Of course every person and every situation is unique and no one explanation, even a good one, can account for every scenario. For some, the Torah is truly front and center in their lives, but they have difficulty escaping the many rationalizations which paint their unbecoming behavior as acceptable or even meritorious and stop the wheels of teshuvah, repentance, from ever turning. Who knows, maybe the individual you are pointing toward is actually working diligently on changing her character traits, but her process is mostly being done in private, away from the peering eyes of all those around her.
At the end of the day, it is precisely because of the frailty of humankind that the Torah was given to man, but like any good product it cannot help you if you do not use it. The problem is with people, not with Torah! As for us, it is our job to proudly hang the mirrors of Torah throughout our homes and to teach our children that those mirrors were affixed in the hopes that we would utilize them every day, perceive their personal messages for us and ultimately make ourselves into better people and better Jews.
Let’s make sure that our children know the difference between bagels and matzah balls, strong fixtures in our Jewish culture, and the Torah, which is so much more.

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Should we be interested in the spirit of our age?

Posted on 19 October 2017 by admin

Every new generation seems to offer up its own fresh take on life and living, sometimes building upon the sentiments and belief systems of previous generations and sometimes consciously moving away from them to forge new paths forward.
An undeniable spirit pulses through each society and time which often comes to define that particular era in the process. Exploring recent American history, we find the silent generation (1927-1945), on the one hand, with its spirit of conformity and adherence to the status quo, and the baby-boomer generation (1946-1964), on the other hand, which shook everything up with its spirit of free love and peace.
When it comes to trying to pin down the nature of any given time period, hindsight becomes an invaluable tool, for only after the fact can any era be examined in its totality and more accurately compared with other generations, both prior and future. Isolating the spirit of the current day and age, on the other hand, isn’t nearly as simple. It is in many ways comparable to the difference between a man trying to capture a good photograph of a tornado he can see coming from miles ahead and another trying to get a similar image whilst tossing and turning in the eye of the storm.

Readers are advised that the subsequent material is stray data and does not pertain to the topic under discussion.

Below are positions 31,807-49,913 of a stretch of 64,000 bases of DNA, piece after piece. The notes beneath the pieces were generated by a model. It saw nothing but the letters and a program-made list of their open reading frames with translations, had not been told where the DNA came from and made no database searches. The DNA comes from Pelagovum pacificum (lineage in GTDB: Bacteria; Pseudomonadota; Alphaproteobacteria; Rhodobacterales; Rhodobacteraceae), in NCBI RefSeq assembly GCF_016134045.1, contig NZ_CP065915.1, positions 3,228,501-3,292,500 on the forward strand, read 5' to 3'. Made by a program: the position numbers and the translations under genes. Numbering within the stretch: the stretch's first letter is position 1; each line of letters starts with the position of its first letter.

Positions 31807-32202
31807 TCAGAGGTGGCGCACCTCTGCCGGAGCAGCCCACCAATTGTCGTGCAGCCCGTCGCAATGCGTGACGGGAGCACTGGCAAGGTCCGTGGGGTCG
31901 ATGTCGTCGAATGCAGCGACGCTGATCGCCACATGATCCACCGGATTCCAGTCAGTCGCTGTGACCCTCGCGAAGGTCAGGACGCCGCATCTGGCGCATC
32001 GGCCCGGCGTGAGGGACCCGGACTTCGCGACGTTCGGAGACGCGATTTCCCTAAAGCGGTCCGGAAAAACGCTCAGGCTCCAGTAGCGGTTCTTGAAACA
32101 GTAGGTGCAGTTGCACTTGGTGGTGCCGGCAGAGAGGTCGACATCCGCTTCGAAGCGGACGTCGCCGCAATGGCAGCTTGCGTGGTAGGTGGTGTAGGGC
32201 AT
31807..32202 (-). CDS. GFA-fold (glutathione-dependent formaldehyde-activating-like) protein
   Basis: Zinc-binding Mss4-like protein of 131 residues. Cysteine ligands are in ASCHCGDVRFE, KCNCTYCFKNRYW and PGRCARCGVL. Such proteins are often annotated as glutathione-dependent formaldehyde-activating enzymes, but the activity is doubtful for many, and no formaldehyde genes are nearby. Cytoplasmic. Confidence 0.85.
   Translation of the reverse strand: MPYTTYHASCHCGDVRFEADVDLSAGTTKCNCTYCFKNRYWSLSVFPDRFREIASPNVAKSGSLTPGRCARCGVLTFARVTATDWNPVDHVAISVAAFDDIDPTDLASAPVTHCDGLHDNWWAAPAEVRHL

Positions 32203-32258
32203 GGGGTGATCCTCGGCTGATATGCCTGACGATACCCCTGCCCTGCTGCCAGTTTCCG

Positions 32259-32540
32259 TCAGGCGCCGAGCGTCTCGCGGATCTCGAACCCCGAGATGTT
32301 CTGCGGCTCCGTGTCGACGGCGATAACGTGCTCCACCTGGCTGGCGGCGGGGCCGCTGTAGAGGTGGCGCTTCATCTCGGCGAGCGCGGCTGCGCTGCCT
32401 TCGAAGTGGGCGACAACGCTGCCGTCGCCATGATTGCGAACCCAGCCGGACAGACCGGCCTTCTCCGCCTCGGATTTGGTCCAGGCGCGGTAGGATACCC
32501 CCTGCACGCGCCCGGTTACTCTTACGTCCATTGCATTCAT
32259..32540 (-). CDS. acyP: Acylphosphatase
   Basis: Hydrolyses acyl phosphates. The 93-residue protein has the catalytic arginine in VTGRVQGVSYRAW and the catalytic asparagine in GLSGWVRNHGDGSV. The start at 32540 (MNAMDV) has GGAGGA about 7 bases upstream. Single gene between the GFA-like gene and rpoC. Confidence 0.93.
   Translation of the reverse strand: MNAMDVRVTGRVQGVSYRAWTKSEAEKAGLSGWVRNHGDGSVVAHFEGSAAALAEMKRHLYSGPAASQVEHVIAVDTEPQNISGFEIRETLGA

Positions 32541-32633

All that being said, and with a healthy dose of personal chutzpah, I’d like to share with you what I believe to be the beating pulse and central spirit of this newest and current period in American history. It can be briefly summed up as “Be yourself, and be proud of it!,” and is encapsulated in a quote I found online attributed to the singer Lady Gaga, “Don’t you ever let a soul in the world tell you that you can’t be exactly who you are.” In America 2017 we embrace differences in all areas of life and extol those who aren’t afraid to “be themselves” in the fullest sense of the word.
It seems that I’m not the only person who has noticed this newest of societal trends. In an op-ed to The New York Times (Unless You’re Oprah, ‘Be Yourself’ Is Terrible Advice: June 4, 2016), Adam Grant, organizational psychologist and professor of management and psychology, similarly noted, “We are in the Age of Authenticity, where ‘be yourself’ is the defining advice in life, love and career.”
The question we are left to ponder as individuals is whether or not this current sentiment is something we should be interested in embracing and espousing ourselves. On the one hand, most of us believe that we should encourage others to express their personalities and bring their unique interests and talents to the collective table. If that’s what “be yourself” stands for, I think most of us are all in. The problem lies, however, with a newfound take on our “be yourself” sensibilities that is becoming more and more evident with time and that must be earnestly reckoned with.
Greater numbers of people are opting out of the noble institutions of marriage and parenthood, claiming that it’s just not “them.” Others see “being themselves” as a license to act out many of their most primal, natural urges without a second thought. Why be monogamous, so the thinking goes, when it contradicts our very nature?  Why avoid cursing or gossip or unabated hedonism when it feels so very good inside?  To others, “being themselves” discharges them of personal accountability — “What can I do? After all, I am what I am.”
It is this darker side of the “Be Yourself” Generation that we must be wary of and remain in diligent opposition to. For it was none other than the great and saintly Vilna Gaon (1720-1796) who clarified in his ethical treatise, Even Shleima (1:2), that, “the main purpose of human existence is to strengthen ourselves constantly in the breaking of our traits.” And as if to add emphasis to that original, commanding statement, he continues, “And if (a person) is not involved (in the breaking of his traits), what is his life worth?”
Is this not one of the central lessons of brit milah, ritual circumcision that just because something is natural doesn’t mean that we must accept its existence in our lives?  The essential question we must ask ourselves, then, is not whether or not any given trait or drive is natural but whether or not following in that trait’s or drive’s path is spiritually ruinous or beneficial.